5Catalano et al. [14]200721060–70 MenOral antioxidant vitamins (vitamin E, vitamin C, and beta-carotene)Synthetic: dietary supplement600 mg vitamin E, 250 mg vitamin C, and 20 mg beta-carotene>20 monthsPlaceboThere were no significant effects
6McDermott [15]20176665 45 men and 65 womenResveratrolSynthetic medicinal supplementGroup 1: 500 mg
(N = 22)
Group 2: 125 mg
(N = 22)
6 monthsPlaceboThere were no significant effects
7Jepson et al. [16]20137840–70 Men and womenAllium sativum (garlic)Synthetic: dietary supplement800 mg12 weeksPlaceboThere were no significant effects
8Horsch et al. [17]2004619Not mentionedNot mentionedGinkgo biloba (ginkgo)Synthetic: dietary supplement120–160 mg6–24 weeksPlaceboThere was a significant improvement in pain-free walking
9Sommerfield et al. [18]2007425Not mentionedNot mentionedOmega-3 fatty acidsSynthetic: dietary supplement45 mg to 3 g4 months to 2 yearsPlaceboThere were no significant effects
10Curtis et al. [19]201393Not mentionedNot mentionedCombined isoflavone and flavan-3-olsSynthetic combination of isoflavone and flavan-3-ols100 mg isoflavone; 850 mg flavan-3-ols1 yearPlaceboThere were no significant effects
11Loffredo et al. [20]20142060–7014 men and 6 womenCocoaSynthetic dark chocolate (>85% cocoa)40 g2 h after chocolate ingestionMilk chocolate (≤35% cocoa)There was a significant improvement in maximal walking distance serum NOx and decreased serum isoprostanes
12Hammer et al. [21]20152160–7017 men and 4 womenCocoaSynthetic dark chocolate50 g2 h after chocolate ingestionPlaceboThere was no significant effect
13McDermott et al. [22]20204470–80MenCocoa Synthetic cocoa beverage15 g6 monthsPlacebo beverageThere was a significant improvement in walking distance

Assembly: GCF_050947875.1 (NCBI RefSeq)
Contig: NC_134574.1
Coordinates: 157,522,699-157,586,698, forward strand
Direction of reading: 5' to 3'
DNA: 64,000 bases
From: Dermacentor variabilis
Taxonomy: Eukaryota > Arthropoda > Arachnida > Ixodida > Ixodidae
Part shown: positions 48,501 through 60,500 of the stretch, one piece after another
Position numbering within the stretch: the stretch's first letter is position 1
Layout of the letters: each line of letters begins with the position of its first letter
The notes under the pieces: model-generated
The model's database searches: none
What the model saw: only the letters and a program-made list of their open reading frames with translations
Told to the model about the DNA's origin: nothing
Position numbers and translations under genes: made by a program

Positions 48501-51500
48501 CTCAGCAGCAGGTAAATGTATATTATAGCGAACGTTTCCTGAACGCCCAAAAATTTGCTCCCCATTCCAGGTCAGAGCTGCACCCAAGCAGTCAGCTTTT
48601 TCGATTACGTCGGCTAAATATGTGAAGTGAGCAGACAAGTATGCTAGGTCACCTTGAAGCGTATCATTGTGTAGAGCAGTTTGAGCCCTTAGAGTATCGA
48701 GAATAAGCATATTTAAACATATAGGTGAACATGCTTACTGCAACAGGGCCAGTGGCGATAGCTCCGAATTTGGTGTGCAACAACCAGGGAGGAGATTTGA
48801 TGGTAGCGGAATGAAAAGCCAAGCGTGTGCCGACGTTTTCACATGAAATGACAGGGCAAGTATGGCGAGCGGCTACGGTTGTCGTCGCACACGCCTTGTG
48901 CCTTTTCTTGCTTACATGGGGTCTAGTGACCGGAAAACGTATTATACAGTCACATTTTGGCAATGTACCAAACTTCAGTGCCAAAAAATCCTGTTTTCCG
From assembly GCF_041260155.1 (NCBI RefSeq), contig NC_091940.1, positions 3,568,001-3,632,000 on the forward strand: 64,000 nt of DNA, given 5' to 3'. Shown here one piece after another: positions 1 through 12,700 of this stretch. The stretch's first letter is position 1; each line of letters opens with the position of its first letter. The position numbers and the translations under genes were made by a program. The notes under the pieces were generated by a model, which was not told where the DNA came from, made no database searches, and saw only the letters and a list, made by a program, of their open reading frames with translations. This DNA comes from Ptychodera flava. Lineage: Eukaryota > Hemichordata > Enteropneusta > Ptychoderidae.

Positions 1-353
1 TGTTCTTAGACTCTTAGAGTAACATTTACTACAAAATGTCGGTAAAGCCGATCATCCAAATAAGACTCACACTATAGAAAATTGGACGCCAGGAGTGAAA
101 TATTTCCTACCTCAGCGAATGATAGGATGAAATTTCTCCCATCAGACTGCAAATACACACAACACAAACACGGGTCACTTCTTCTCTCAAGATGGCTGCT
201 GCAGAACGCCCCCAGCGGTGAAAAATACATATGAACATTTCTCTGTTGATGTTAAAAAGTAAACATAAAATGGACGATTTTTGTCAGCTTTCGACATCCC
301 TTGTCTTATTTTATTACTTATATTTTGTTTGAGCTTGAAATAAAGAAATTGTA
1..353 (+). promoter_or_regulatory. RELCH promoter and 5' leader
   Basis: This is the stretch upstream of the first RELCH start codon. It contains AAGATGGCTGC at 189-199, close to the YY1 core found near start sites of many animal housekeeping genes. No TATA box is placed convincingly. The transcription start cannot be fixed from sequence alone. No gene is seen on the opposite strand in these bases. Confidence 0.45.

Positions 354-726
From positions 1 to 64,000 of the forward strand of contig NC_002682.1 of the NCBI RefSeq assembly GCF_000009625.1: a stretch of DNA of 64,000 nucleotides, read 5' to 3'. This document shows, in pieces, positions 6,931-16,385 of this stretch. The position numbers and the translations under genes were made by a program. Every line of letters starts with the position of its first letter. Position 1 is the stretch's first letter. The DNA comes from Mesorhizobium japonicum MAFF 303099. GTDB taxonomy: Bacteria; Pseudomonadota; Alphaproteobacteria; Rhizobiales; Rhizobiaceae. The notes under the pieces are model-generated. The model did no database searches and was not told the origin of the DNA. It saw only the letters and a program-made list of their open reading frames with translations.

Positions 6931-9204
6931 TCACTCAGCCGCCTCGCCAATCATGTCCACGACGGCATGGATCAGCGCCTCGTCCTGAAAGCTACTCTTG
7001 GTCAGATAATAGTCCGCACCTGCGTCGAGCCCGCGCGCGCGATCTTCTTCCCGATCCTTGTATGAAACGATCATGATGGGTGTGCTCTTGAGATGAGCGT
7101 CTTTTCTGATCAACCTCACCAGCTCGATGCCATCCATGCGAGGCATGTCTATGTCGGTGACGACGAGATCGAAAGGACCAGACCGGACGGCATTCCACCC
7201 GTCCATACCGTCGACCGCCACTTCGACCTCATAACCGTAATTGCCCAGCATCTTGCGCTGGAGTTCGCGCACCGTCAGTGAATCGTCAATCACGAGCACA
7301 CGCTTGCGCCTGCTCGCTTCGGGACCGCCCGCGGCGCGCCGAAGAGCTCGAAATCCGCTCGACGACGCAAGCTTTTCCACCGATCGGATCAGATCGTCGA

14Belch et al. [23]200832040 or moreMen and womenAntioxidant capsule contained α-tocopherol, ascorbic acid, pyridoxine hydrochloride, zinc sulfate, nicotinamide, lecithin, and sodium seleniteSynthetic antioxidant capsule combinationα-tocopherol
200 mg, ascorbic acid 100 mg, pyridoxine hydrochloride 25 mg, zinc sulfate 10 mg, nicotinamide 10 mg, lecithin 9.4 mg, and sodium selenite 0.8 m
1–5 yearsPlaceboThere was a significant decrease in deaths from coronary heart disease
15Loffredo et al. [24]20064040–80Not mentionedPropionyl -L-carnitineSynthetic intravenous propionyl-L-carnitine6 mg7 daysPlaceboThere was a significant improvement in maximum walking distance
16Loffredo et al. [25]20072540–80Not mentionedPropionyl-L-carnitine Synthetic intravenous propionyl-L-carnitine6 mg7 daysPlaceboThere was a significant improvement in the oxidative stress marker and flow-mediated dilation
17Singh JA et al. [26]2018316775–85Men and womenAllopurinolSyntheticNot enough evidence to determine 5 yearsThere were no controls in this studyThere was a significantly lower risk of PAD in the longer allopurinol users.
18Poggesi et al. [27]19851032–508 men and 2 womenPentoxifyllineSynthetic pentoxifylline ampules; pentoxifylline tablets 100 mg pentoxifylline ampules; 400 mg pentoxifylline tablets1–20 daysPlaceboThere was a significant improvement in arterial blood flow and antithrombotic effect
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Keramat, S.; Sharebiani, H.; Patel, M.; Fazeli, B.; Stanek, A. The Potential Role of Antioxidants in the Treatment of Peripheral Arterial Disease: A Systematic Review. Antioxidants 2022, 11, 2126.

AMA Style

Keramat S, Sharebiani H, Patel M, Fazeli B, Stanek A. The Potential Role of Antioxidants in the Treatment of Peripheral Arterial Disease: A Systematic Review. Antioxidants. 2022; 11(11):2126.

Chicago/Turabian Style

Keramat, Shayan, Hiva Sharebiani, Malay Patel, Bahare Fazeli, and Agata Stanek. 2022. "The Potential Role of Antioxidants in the Treatment of Peripheral Arterial Disease: A Systematic Review" Antioxidants 11, no. 11: 2126.